by the Rev. Stephen Setzer.
I’ve been thinking about it a lot lately … that phrase, a sacrifice of praise.
It appears in Hebrews when the author admonishes the Christian community: “Through Jesus, therefore, let us continually offer to God a sacrifice of praise — the fruit of lips that openly profess his name. And do not forget to do good and to share with others, for with such sacrifices God is pleased” (Heb. 13:15–16).
This phrase contains two words that are immensely important for anyone interested in understanding what it means to worship God — sacrifice and praise.
The word praise has always been a bit difficult for me to understand, mostly because it’s somewhat subjective and open to many different interpretations. For example, I was raised in a little Baptist church in the hills of North Carolina. Praise for us usually happened at that mysterious point of convergence among the music and the preaching and the shouting. You were never quite sure how it happened, but you knew when it happened, because Sister Judy would start to screamin’ and then Brother Roy would get blessed and start to runnin’ laps around the inside of the church. Pretty soon others would join in, and the place would get so raucous that babies cried out in fear. I never blamed those babies either. Praisin’ like that got scary at times.
Praise in our Episcopal tradition, of course, looks much different from the praise I just described. And yet it’s not as though the Episcopal tradition of worship is uniform. Even across our own diocese, worship varies from parish to parish, and this says nothing of the variety of worship that separates Anglican parishes throughout the Communion. In some places you will find austere, ancient buildings with incense wafting upward with colorful light from stained glass piercing the smoke. In other places you will find simple, cinderblock buildings with loud music blasting from speakers and volunteer voices blending local tradition within Anglican liturgy. The latter I experienced every Sunday for a year in Central Honduras with Father Luis. It was praise, it was different, and I loved it.
In his excellent book on worship, The Spirit of the Liturgy, Pope Benedict XVI writes, “Worship gives us a share in heaven’s mode of existence, in the world of God, and allows light to fall from that divine world into ours. In this sense, worship … has the character of anticipation.” 1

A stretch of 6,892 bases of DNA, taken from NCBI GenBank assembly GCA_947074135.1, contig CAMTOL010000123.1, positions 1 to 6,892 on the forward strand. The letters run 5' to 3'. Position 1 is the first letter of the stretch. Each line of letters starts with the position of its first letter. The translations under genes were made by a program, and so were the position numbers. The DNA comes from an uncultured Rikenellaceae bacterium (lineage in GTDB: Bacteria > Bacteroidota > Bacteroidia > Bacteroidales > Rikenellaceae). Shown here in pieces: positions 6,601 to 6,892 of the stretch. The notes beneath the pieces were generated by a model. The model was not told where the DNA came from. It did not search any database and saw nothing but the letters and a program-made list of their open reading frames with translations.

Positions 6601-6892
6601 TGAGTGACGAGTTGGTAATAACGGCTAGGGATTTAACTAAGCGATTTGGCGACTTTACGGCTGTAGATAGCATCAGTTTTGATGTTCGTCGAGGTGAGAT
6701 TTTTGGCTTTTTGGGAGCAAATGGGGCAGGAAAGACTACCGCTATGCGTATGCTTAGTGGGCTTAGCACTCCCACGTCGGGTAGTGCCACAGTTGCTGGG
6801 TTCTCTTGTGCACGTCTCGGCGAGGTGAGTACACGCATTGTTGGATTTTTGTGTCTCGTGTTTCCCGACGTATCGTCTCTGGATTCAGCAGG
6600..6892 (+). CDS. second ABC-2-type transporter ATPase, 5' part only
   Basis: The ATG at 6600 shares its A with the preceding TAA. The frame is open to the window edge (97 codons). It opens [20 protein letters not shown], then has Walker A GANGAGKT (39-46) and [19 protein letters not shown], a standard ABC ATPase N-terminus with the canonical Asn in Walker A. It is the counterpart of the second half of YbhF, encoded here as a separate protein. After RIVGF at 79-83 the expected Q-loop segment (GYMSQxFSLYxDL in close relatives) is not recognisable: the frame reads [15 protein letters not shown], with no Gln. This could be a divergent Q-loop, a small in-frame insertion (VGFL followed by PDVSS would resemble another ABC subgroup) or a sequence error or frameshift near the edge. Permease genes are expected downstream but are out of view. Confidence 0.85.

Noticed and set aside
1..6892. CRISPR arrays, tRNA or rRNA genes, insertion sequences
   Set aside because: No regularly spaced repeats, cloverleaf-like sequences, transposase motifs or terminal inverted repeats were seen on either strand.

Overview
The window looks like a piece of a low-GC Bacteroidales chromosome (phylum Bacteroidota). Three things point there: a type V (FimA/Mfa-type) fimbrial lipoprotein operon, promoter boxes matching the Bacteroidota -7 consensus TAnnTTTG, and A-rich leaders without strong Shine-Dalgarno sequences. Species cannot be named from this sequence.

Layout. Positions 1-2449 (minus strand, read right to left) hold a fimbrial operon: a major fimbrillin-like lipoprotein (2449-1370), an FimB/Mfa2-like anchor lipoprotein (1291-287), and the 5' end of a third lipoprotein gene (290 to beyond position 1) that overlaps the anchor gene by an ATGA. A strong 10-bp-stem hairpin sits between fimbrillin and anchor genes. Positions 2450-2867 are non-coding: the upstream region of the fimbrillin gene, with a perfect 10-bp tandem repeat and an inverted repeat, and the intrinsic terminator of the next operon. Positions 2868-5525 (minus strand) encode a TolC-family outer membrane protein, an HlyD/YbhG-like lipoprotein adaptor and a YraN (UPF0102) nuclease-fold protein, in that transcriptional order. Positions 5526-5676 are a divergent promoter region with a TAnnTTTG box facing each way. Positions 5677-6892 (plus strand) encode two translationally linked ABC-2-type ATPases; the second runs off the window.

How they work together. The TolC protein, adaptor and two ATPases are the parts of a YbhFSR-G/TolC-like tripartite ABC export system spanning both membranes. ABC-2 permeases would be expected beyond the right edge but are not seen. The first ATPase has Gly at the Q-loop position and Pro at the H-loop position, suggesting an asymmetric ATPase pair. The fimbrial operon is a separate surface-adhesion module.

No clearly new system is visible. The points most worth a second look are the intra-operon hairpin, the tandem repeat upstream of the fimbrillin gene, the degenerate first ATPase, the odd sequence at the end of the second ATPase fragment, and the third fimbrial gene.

Anticipation of heaven’s existence. I like that.
A few weeks ago I had a conversation about worship with a friend who serves at one of the largest parishes in the Episcopal Church. At a certain point Father Bob said, “I always like to remind people that the largest churches in the world are in South Korea, and they’re filled with Pentecostal Christians. That means that when we get to heaven, we’re all gonna be singing their songs at some point!”
And you know, he’s right. Not necessarily in a literal sense, but he’s right in a spiritual sense. Because for praise to be real, for praise to be right, for praise to be the kind of thing that truly anticipates heaven’s existence, it will require sacrifice, meaning we may have to give up something of value for the sake of someone else. What this means is that for our praise to be real, we may have to sacrifice what we think real praise is.
Praise will always be seasoned with subjectivity, but sacrifice is like a real person standing in front of you, looking you straight in the eyes. Sacrificing means, “I love what I have, but I love you more. I will lay down what I have for the sake of you.” We say this because we love the person behind the praise more than the praise itself.
I’m sometimes guilty of holding on too tightly to the things that I love. Sometimes this is dangerous depending on the thing, but it’s always dangerous in relationships and it’s always dangerous in praise and these are not mutually exclusive. Relationships and praise go hand in hand, which is precisely the reason why the writer of Hebrews goes on to say, “And do not forget to share with others, for with such sacrifices God is pleased” (Heb. 13:16).
When I look back on my childhood and think of Sister Judy and Brother Roy, who recently went home to be with the Lord, I think of people who were beloved children of God. I imagine that Brother Roy has already taken a lap or two around the throne of God in a fit of praise. I imagine also that he’s had to lay some things down in the sacrifice of praise and for the love of others he never thought he’d see in heaven. I imagine that in the end we’re going to have to lay down almost everything for the sake of the one who laid down his life for us.
I suppose that’s why the writer of Hebrews starts off by saying, “Through Jesus, therefore, let us continually offer to God a sacrifice of praise” (Heb. 13:15).
1 Joseph Cardinal Ratzinger, The Spirit of the Liturgy, trans. John Saward (San Francisco: Ignatius Press, 2000), 21.
The Rev. Stephen Setzer is the associate rector at Christ Church, Christiana Hundred. He is currently working toward a Doctor of Divinity degree at Fuller Theological Seminary. firstname.lastname@example.org